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Fun for the whole family

Above: Tiny Team dancers from Danz Kraze studio perform Sunday during the 15th annual Kids Expo at the YMCA Sports Center, 3456 Craig Road. Hundreds of families enjoyed an afternoon of entertainment and play at the expo billed as the “biggest children’s event in western Wisconsin.” View more photos at

Right: Curt Moss, left, of the town of Seymour and Joe Grace of Independence race for possession of the remote control during a “Daddy Crawl” competition Sunday during the 15th annual Kids Expo at the YMCA Sports Center.

Farmers address dairy woes

A year ago, the Dairy Together Roadshow put a focus on the Canadian dairy supply management system as dairy farmers struggling with low milk prices and an oversupply of milk in the U.S. searched for a solution to the dairy industry’s problems.

A year later, and after the loss of another 691 dairy farms in Wisconsin alone, dairy farmers are still searching for a solution many fear won’t come soon enough.

Darin Von Ruden, Wisconsin Farmers Union president and an organic dairy farmer in Westby, said the hundreds of farmers who have attended Dairy Together events in 2018 and 2019 was evidence farmers are working for change in the industry.

“This is about agricultural organizations working together to find solutions to the dairy crisis,” Von Ruden said. “If we do nothing, the handwriting is on the wall for many of our nation’s dairy farmers.”

Speakers at the April 2 Dairy Together Roadshow, which drew about 100 attendees to Eau Claire, discussed three proposals for dairy reform. A version of the Dairy Price Stabilization Plan and a version of the Structured Dairy Pricing Program were offered for potential long-term fixes, and the Family Dairy Farm Relief Act was considered a more immediate, short-term fix.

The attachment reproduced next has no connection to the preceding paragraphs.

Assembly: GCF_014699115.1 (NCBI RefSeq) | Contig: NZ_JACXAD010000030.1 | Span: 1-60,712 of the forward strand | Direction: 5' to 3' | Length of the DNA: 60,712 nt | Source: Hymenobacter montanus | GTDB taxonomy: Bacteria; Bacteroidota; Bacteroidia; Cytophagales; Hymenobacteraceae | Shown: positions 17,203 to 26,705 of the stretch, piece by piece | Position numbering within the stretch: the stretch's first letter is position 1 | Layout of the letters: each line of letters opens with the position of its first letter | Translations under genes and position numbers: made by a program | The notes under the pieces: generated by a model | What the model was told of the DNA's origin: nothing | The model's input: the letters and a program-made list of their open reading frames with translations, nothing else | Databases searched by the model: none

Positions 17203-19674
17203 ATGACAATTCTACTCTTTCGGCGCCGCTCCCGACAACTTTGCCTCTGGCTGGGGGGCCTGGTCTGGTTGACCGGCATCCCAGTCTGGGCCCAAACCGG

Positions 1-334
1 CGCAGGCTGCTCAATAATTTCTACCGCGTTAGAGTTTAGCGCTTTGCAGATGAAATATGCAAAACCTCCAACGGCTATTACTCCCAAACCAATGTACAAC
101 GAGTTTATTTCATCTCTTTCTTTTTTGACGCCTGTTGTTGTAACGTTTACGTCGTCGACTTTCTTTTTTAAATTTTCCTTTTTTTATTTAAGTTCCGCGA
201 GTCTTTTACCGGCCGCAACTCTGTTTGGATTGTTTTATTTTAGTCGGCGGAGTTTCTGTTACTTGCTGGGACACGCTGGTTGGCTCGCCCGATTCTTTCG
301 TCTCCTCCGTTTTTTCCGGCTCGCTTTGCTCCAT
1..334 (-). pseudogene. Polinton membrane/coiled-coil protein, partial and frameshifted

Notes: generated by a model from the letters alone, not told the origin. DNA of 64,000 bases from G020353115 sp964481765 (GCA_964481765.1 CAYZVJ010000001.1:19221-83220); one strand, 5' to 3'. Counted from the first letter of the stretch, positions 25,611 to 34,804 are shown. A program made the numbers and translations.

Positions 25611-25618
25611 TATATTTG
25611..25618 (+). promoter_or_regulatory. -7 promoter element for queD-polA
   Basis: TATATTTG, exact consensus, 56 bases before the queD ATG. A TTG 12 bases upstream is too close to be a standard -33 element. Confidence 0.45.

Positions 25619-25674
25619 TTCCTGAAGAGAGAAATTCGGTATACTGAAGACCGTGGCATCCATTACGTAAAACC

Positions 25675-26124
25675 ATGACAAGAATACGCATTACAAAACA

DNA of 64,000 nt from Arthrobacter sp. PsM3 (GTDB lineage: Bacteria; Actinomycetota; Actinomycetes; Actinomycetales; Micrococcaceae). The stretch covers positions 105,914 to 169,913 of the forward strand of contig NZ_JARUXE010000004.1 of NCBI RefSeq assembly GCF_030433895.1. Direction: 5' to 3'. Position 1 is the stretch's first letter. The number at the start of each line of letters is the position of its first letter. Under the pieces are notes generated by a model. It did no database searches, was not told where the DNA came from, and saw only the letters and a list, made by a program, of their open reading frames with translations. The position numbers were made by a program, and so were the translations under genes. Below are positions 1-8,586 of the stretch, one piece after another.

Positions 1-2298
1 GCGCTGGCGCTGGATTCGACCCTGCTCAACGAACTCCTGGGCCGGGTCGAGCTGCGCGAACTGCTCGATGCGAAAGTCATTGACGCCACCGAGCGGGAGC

“There’s more than one approach for reforming our dairy economy, each with its own pros and cons,” Von Ruden said.

“The plans differ in some of the details, but ... they give us control over production, they are strong enough to make a difference, they are national solutions and not regional or voluntary, they move the industry away from consolidation and help level the playing field so independent farmers can have a fighting chance.”

Look back at 2014

Wisconsin Farmers Union asked dairy economists Mark Stephenson from the University of Wisconsin and Chuck Nicholson from Cornell to conduct an analysis of dairy programs intended to reduce volatility in milk prices and farm income that were considered in the lead-up to the 2014 farm bill. WFU was hoping to find out what the dairy economy would have looked like had the Dairy Price Stabilization Plan been implemented with the 2014 farm bill.

“We need to give every farmer an opportunity to stay in business,” said Bobbi Wilson, WFU government relations associate. “In the lead-up to the 2014 farm bill, there were a few proposals going on. What ended up winning the day was what became the (Dairy Margin Protection Program).

“We had some good proposals on the table not that long ago. We wanted to take a look at what those programs would look like under current market conditions.”